SeaWorld killer whale trainer dies: Is SeaWorld to blame?

SeaWorld killer whale trainer Dawn Brancheau died in 2010 when killer whale Tilikum pulled her underwater. An appeals court must decide whether SeaWorld is guilty of an OSHA violation. 

Mathieu Belanger/Reuters/File
Tilikum, a 12,000-pound killer whale, performs at SeaWorld amusement park in September 2009. After the 2010 death of Dawn Brancheau, a 40-year-old trainer, OSHA has demanded SeaWorld physically separate trainers from orcas during performances. SeaWorld is appealing the broad application of a federal safety law meant to protect workers in unusual circumstances.

A federal appellate court in Washington is hearing arguments on whether a citation issued to SeaWorld should be upheld following the death of a trainer.

Three judges on the U.S. Court of Appeals for the District of Columbia listened to arguments Tuesday.

SeaWorld is contesting two violations issued by the Occupational Health and Safety Administration following the death of Orlando trainer Dawn Brancheau.

She was killed in February 2010 when a six-ton killer whale pulled her into a pool.

An administrative judge last year upheld the citation but downgraded the violations from willful to serious.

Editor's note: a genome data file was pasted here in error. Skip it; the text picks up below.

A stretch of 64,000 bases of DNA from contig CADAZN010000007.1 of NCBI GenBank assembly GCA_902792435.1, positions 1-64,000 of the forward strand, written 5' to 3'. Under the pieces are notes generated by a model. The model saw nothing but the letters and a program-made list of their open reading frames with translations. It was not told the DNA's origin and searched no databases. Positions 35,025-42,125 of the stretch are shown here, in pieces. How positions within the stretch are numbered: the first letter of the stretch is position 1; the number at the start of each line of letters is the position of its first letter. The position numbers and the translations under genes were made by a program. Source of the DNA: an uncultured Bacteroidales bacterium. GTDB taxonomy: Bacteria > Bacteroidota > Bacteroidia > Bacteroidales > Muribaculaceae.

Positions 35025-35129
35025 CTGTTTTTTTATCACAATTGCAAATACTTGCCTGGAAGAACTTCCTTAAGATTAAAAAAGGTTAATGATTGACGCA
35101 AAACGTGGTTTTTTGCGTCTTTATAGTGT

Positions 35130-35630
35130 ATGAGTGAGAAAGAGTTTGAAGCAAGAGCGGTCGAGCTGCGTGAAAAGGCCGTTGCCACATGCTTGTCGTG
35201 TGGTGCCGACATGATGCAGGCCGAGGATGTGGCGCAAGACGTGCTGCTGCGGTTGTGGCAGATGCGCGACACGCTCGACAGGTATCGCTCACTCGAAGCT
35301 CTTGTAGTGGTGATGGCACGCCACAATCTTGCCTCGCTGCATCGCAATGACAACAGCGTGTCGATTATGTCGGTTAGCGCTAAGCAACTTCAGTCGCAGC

SeaWorld is arguing that the job safety agency overreached with its citation.

The Sun Sentinel reported:

Efforts by the government to restrict "close contact" between the trainers and killer whales is akin to forcing the NFL to forbid tackling, he said — a move that undercuts the underlying premise of the business and ignores training done to prevent injury.

"It's as if the federal government came in and told the NFL that 'close contact' on the football field would have to end" because more people are injured in football games than in training killer whales, said Scalia, son of U.S. Supreme Court Justice Antonin Scalia.

But the Sentinel reported that Chief Judge Merrick Garland challenged the argument, using the same analogy.  Did the helmet rule "totally change the nature of the presentation of the NFL?" asked Garland, or just make it safer?

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